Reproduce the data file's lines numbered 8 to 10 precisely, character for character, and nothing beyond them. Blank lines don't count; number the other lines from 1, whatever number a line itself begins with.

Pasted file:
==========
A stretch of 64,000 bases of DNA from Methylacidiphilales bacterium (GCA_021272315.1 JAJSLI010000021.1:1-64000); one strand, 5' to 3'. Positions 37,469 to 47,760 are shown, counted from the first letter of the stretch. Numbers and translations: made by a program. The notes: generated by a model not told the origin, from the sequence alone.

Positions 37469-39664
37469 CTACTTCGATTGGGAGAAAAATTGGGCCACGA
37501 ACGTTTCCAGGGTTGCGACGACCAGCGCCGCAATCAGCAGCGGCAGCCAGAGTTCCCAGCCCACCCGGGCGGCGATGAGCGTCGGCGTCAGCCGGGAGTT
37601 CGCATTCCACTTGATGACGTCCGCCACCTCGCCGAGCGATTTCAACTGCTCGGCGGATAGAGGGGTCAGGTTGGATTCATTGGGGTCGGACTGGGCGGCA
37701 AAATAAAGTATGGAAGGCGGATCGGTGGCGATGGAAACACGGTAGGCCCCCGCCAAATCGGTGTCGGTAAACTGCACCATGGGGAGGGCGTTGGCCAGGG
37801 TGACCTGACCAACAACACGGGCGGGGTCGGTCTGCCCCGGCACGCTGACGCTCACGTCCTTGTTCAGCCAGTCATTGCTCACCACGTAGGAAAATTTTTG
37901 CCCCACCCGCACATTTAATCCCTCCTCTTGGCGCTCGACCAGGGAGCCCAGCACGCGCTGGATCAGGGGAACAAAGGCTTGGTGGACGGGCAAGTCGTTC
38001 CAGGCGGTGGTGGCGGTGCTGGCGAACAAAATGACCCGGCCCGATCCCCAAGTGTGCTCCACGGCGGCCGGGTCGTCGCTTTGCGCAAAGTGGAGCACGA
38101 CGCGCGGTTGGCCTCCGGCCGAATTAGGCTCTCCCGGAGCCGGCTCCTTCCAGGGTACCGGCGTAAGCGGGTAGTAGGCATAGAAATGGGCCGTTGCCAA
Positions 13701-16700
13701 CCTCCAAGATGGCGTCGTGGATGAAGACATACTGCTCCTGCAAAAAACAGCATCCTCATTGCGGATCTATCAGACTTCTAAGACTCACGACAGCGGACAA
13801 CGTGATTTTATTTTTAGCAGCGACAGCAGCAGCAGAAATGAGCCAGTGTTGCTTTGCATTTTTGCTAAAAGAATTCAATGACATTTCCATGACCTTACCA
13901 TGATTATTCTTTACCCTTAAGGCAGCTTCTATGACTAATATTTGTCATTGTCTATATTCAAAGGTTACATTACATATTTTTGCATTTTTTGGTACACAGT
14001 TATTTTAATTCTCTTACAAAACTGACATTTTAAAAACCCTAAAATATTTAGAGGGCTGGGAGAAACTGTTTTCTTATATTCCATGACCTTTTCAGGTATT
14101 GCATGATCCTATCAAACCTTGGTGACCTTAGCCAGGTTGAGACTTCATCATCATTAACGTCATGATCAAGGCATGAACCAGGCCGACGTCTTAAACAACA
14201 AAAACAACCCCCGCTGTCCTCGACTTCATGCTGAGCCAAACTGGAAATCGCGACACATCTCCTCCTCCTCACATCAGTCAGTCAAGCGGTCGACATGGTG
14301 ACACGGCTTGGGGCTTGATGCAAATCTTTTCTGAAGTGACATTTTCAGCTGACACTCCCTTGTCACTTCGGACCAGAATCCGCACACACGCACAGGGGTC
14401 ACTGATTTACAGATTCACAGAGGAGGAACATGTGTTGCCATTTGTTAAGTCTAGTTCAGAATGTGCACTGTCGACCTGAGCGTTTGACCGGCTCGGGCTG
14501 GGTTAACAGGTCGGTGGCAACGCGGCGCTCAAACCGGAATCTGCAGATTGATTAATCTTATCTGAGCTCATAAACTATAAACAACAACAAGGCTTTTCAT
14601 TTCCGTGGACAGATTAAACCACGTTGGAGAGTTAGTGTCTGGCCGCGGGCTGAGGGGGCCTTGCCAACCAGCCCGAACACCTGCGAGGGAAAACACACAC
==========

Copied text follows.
37901 CCCCACCCGCACATTTAATCCCTCCTCTTGGCGCTCGACCAGGGAGCCCAGCACGCGCTGGATCAGGGGAACAAAGGCTTGGTGGACGGGCAAGTCGTTC
38001 CAGGCGGTGGTGGCGGTGCTGGCGAACAAAATGACCCGGCCCGATCCCCAAGTGTGCTCCACGGCGGCCGGGTCGTCGCTTTGCGCAAAGTGGAGCACGA
38101 CGCGCGGTTGGCCTCCGGCCGAATTAGGCTCTCCCGGAGCCGGCTCCTTCCAGGGTACCGGCGTAAGCGGGTAGTAGGCATAGAAATGGGCCGTTGCCAA